There is still room for improvement in Praggnanandhaa's game, says coach Ramesh
Improving his time management skills is one of the areas where the teenager will have to work on, said his coach R B Ramesh.
Aggression is one of the strengths of India's chess sensation R Praggnanandhaa but improving his time management skills is one of the areas where the teenager will have to work on, said his coach R B Ramesh.
The 16-year-old Praggnanandhaa last month created a flutter with his stunning win over world champion Magnus Carlsen in the eighth round of Airthings Masters online tournament. Ramesh, who has trained numerous GMs and national champions, said he is delighted by the feat of Praggnanandhaa but cautioned that there are still a lot of areas where his ward needs to work on. "Probably there are many areas where he is very strong in, but in areas where he is already doing well, he has to do even better. Maybe time management is one area where he can improve," he told PTI in an interaction.
Asked if the teenaged GM from Chennai needs to tone down on his aggression, Ramesh said, "I don't think so. That is one of his strengths. But, he must also learn every aspect of the game, not just aggression..." Praggnanandhaa, who had become an International Master at the tender age of 10 years and nine months in 2016, notched up the biggest win of his career by upstaging Carlsen, a feat achieved by only two Indians so far -- former world champion Viswanathan Anand and P Harikrishna.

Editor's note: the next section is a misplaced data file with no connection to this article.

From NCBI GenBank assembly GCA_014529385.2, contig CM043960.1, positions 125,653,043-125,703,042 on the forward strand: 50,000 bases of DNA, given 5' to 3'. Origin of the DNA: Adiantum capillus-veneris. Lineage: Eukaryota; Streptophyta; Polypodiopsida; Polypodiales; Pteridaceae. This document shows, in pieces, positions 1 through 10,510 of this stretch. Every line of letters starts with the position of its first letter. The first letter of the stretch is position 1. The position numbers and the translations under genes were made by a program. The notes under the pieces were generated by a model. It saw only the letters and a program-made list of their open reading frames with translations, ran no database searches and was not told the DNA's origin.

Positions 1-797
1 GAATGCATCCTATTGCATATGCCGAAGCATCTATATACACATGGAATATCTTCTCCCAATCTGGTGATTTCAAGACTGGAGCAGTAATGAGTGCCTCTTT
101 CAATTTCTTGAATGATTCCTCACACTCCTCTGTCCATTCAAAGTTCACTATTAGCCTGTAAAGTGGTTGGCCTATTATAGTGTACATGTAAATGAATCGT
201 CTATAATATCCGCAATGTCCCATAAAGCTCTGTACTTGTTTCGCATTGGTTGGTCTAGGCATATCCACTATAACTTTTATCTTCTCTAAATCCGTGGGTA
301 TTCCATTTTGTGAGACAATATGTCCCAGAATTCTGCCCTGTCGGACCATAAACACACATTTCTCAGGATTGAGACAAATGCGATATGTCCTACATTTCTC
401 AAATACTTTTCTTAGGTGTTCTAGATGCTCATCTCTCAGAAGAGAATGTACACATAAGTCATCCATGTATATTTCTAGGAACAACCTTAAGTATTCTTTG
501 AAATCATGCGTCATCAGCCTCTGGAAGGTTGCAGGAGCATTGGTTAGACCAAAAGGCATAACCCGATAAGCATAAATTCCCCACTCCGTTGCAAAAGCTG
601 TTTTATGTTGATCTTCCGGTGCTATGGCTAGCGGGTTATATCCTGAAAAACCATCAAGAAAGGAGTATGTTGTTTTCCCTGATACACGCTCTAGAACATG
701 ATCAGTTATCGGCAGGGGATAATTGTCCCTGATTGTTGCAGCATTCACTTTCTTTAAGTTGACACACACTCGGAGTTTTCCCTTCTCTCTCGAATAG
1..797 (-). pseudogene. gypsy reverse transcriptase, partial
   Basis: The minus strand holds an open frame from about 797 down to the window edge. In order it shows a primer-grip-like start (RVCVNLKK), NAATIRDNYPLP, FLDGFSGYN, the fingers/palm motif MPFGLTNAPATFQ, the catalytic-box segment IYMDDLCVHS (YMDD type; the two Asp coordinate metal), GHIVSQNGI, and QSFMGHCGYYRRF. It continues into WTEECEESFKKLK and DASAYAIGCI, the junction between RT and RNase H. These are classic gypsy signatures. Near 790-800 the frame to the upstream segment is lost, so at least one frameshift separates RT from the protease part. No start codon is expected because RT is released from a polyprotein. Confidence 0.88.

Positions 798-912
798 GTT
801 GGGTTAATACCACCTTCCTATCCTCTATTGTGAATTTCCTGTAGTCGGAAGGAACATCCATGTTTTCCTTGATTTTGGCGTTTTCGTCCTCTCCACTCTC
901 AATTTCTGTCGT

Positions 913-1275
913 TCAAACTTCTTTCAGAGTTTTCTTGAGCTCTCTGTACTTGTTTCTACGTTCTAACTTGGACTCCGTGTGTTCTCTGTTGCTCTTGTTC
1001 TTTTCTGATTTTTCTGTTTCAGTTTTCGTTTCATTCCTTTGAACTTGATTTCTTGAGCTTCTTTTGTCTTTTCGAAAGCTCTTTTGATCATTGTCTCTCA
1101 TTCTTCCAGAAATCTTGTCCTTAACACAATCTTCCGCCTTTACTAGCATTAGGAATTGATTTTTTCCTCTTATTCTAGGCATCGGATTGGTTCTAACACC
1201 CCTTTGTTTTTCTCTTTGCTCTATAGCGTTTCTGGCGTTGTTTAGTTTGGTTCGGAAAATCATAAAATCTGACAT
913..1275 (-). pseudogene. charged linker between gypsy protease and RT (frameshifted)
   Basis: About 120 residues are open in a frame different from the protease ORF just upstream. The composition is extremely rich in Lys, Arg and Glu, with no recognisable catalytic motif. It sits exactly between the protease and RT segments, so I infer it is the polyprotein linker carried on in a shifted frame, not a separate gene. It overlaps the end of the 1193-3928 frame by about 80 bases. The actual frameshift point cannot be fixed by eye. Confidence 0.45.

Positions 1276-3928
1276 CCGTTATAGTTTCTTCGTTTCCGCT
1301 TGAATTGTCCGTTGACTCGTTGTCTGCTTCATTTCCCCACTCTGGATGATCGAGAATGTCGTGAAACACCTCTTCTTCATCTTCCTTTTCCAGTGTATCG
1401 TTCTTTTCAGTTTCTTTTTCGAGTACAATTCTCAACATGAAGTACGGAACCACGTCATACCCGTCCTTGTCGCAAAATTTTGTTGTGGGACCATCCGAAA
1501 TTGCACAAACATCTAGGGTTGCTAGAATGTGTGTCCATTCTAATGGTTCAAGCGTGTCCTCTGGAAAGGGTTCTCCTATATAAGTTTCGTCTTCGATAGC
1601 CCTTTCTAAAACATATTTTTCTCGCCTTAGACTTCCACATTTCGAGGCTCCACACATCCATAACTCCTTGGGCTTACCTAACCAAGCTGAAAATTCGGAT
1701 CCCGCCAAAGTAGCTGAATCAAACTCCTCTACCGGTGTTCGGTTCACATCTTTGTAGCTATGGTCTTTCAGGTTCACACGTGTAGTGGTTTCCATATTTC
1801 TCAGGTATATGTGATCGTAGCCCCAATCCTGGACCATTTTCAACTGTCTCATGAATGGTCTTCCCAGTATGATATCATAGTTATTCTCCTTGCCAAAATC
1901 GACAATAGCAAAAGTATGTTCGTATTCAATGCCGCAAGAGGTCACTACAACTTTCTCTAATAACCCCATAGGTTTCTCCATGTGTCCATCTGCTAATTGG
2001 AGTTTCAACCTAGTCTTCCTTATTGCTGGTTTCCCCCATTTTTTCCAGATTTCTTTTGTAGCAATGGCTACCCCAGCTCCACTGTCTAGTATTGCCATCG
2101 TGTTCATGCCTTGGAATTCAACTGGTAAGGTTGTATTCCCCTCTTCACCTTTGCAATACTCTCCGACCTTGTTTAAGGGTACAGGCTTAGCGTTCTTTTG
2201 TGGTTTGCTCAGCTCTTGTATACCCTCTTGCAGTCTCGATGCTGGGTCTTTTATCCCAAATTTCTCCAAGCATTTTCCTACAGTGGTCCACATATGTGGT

"It was a very proud moment for me (as coach). The win would definitely have boosted his confidence, because if he can beat the world champ, there is a good chance that he can beat the other players too," Ramesh said. Ramesh also said he was looking forward to Praggnanandhaa and Carlsen going at each other in other online events lined up in the months to come. Indian players have not been able to make it big in the senior level but Ramesh feels there were many players now in the country who could possibly break the trend.
"Not many strong tournaments are happening in India these days, so most of the strong players rarely play in India. If players get the opportunity to play strong events in India, they can play at home and improve their rating. Travelling abroad means a lot of expenses and not many can afford it for a long time," he said. "Not just Pragg, there are many players among the juniors who can break this trend..," said Ramesh, who along with his wife Aarthie, a Woman Grandmaster, are the official curriculum masters for HobSpace, a global platform for children to learn and play chess.
Talking about the help provided by five-time world champion Anand, Ramesh said: "Anand started his academy (Westbridge Anand Chess Academy) in January 2021 and Pragg along with other strong players like Nihal Sarin, Gukesh and few others are part of WACA. "Anand himself has been interacting with all these players and has been working with them. He plays games with them and gives suggestions.
"He (Anand) has also hired three other very good coaches to work with these players and Praggnanandhaa is showing good improvement. All the students of WACA are doing pretty well."